Question How tiny or light weighted can we make a rocket that is able to send 1 gram of to deep space...?

Dec 10, 2020
2
0
10
Hi,

I was wondering if there is any absolute lower weight limit to reach space with a rocket?
The rocket itself doesn't need to make it, but some part of it, even if it is only 1 gram...


Scotch
 
Dec 10, 2020
2
0
10
Hmm ... I like your question. But more detail seems to be needed. For example, you want to launch matter into low orbit. Then you take a booster rocket to lift 1 kg to that height. And scale it according to the decrease in load. But, most likely, the difference in the lift of 1 kg and 1 g will be too small for the weight of the rocket to be significantly reduced. There is a Skylark Nano rocket for lifting up to 1 kg. Take a look. It is only 2 m high. It is hardly advisable to build something smaller. At least with current technology. Perhaps when we'll find a fundamentally different source of energy for rockets, then talking about a further reduction in size will make sense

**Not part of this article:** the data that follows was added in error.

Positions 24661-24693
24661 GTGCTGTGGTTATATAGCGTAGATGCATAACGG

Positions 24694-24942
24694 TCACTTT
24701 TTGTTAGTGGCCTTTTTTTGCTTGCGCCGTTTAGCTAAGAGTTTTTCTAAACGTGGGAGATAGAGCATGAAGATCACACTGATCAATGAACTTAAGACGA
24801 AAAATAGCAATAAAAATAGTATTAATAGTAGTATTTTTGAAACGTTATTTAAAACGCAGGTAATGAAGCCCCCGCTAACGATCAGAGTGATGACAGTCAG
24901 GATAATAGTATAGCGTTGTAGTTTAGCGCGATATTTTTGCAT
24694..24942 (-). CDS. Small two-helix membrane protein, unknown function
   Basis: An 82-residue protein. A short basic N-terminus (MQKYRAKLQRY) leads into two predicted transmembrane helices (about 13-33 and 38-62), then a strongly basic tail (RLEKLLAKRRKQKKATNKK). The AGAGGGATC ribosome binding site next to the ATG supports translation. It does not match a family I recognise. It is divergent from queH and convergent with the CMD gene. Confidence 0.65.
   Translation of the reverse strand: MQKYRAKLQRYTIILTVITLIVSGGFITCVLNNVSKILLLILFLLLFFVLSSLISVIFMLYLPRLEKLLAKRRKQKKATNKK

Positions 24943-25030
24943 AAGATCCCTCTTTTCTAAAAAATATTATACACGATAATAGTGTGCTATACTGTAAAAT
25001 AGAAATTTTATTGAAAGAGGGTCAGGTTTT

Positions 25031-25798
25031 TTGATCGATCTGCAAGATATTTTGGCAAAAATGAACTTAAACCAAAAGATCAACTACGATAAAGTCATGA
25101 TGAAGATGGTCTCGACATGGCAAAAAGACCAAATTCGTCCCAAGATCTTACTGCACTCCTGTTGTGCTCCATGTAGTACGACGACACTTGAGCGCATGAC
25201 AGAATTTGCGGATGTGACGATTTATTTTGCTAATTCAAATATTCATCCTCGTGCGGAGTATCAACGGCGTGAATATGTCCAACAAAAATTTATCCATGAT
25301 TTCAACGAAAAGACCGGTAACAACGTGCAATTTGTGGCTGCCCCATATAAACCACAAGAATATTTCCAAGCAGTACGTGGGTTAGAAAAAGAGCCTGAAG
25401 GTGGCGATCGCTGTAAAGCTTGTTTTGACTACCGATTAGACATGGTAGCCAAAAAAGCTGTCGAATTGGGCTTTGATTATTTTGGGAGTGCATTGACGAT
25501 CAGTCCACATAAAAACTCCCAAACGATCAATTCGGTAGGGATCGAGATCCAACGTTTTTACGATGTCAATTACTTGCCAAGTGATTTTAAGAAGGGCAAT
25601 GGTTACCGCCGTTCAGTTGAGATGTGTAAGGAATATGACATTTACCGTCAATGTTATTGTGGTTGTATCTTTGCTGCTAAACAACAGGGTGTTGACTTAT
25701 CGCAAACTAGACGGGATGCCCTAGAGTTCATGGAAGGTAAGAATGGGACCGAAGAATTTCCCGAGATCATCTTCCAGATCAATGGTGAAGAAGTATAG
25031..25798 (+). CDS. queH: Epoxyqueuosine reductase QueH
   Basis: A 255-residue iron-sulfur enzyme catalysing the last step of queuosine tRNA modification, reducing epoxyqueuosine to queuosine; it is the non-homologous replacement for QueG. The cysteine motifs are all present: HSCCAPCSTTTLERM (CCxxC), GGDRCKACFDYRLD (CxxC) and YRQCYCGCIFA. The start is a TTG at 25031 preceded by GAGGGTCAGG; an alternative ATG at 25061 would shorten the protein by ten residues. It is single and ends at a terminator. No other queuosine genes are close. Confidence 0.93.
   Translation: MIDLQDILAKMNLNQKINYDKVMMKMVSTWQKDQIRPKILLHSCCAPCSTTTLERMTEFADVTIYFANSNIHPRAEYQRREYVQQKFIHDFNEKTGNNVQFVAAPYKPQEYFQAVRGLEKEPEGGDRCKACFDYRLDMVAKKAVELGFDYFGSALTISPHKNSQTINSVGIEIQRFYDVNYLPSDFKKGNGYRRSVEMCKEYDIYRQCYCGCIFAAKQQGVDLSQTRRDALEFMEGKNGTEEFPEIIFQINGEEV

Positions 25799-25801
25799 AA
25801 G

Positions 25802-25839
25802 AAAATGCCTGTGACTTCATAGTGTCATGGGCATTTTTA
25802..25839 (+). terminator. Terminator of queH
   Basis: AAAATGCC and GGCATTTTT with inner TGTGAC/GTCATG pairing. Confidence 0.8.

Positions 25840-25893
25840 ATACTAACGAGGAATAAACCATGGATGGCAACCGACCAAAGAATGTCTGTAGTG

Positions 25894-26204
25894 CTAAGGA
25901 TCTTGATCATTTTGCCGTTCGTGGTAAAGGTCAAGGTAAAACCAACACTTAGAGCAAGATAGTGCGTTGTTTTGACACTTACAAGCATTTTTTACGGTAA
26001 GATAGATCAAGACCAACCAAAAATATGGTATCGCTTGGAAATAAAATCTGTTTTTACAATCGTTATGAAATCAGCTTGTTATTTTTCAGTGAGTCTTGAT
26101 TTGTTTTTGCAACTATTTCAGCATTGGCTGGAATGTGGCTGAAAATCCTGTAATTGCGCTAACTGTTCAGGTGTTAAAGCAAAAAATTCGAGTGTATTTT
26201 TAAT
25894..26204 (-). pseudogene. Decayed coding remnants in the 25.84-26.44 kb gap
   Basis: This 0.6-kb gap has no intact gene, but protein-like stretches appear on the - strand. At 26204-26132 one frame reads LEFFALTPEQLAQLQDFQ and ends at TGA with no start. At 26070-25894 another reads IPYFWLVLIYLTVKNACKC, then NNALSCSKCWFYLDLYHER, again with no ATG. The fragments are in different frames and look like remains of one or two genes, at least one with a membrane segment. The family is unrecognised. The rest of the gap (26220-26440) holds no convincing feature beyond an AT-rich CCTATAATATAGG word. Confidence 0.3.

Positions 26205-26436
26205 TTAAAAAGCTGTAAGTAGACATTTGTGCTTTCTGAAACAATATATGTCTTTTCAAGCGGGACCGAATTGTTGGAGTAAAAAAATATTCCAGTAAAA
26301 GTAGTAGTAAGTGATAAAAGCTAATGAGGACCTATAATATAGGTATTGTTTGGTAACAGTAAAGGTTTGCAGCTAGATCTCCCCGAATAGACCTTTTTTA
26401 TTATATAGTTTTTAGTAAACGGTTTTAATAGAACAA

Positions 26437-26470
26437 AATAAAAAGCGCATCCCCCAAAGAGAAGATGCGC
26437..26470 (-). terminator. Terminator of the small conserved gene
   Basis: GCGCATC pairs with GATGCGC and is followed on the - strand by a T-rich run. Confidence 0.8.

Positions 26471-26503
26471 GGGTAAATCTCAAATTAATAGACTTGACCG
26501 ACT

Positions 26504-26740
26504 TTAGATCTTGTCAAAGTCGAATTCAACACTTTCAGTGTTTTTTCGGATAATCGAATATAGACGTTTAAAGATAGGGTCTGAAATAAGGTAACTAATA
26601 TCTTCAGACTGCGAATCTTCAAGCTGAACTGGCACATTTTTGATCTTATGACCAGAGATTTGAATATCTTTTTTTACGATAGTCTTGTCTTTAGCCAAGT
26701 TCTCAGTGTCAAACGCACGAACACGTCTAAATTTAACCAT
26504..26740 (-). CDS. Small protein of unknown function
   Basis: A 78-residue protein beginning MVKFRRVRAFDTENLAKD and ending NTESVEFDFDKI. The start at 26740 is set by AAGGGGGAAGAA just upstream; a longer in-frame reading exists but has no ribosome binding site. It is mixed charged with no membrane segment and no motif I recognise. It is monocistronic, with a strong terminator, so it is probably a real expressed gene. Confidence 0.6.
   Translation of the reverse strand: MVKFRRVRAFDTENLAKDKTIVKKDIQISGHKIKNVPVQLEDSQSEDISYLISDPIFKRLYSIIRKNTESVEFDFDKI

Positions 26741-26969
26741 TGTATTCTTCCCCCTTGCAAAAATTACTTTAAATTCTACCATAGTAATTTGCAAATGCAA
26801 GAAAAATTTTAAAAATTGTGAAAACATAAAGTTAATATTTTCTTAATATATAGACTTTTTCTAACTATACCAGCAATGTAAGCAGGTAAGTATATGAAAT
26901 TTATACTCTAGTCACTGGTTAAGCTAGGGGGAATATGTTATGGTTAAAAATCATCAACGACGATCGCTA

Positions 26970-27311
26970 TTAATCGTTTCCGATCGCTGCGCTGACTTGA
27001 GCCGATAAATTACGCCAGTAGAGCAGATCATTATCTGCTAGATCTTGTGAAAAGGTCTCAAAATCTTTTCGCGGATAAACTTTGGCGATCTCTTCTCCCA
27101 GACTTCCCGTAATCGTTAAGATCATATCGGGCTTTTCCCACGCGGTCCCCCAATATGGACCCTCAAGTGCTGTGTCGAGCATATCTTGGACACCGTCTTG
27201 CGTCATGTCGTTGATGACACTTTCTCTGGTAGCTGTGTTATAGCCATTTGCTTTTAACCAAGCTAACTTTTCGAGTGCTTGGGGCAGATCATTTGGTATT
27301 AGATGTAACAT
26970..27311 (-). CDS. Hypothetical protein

Dec 10, 2020
2
0
10
Hi,

Thanks for the rocket information, NICE!

Yeah, I was a bit scarce on details...

The thought was more about sending 1 gram of to the deeper parts of space...
An example would be, to send a tiny luminescent microchip into deep space, floating into eternity...


Scotch
 
Jun 1, 2020
713
449
760
There could be many ways to get something tiny into space. A high-altitude balloon, for instance, could carry a small rocket or even a small gun, then shoot it at a high speed from there.

An EM linear accelerator could be made to do it from the ground.

Orbiting our planet or sending it beyond earth would take more effort, of course.
 
Jun 1, 2020
713
449
760
Yes, about a year ago, here was a splash about sending a tiny probe to the Centauri system using a sail and powerful lasers. It's believed they could achieve up to 20% the speed of light, so at that speed, the time would only take about 21 years, though it would be fly-by event.
 

ASK THE COMMUNITY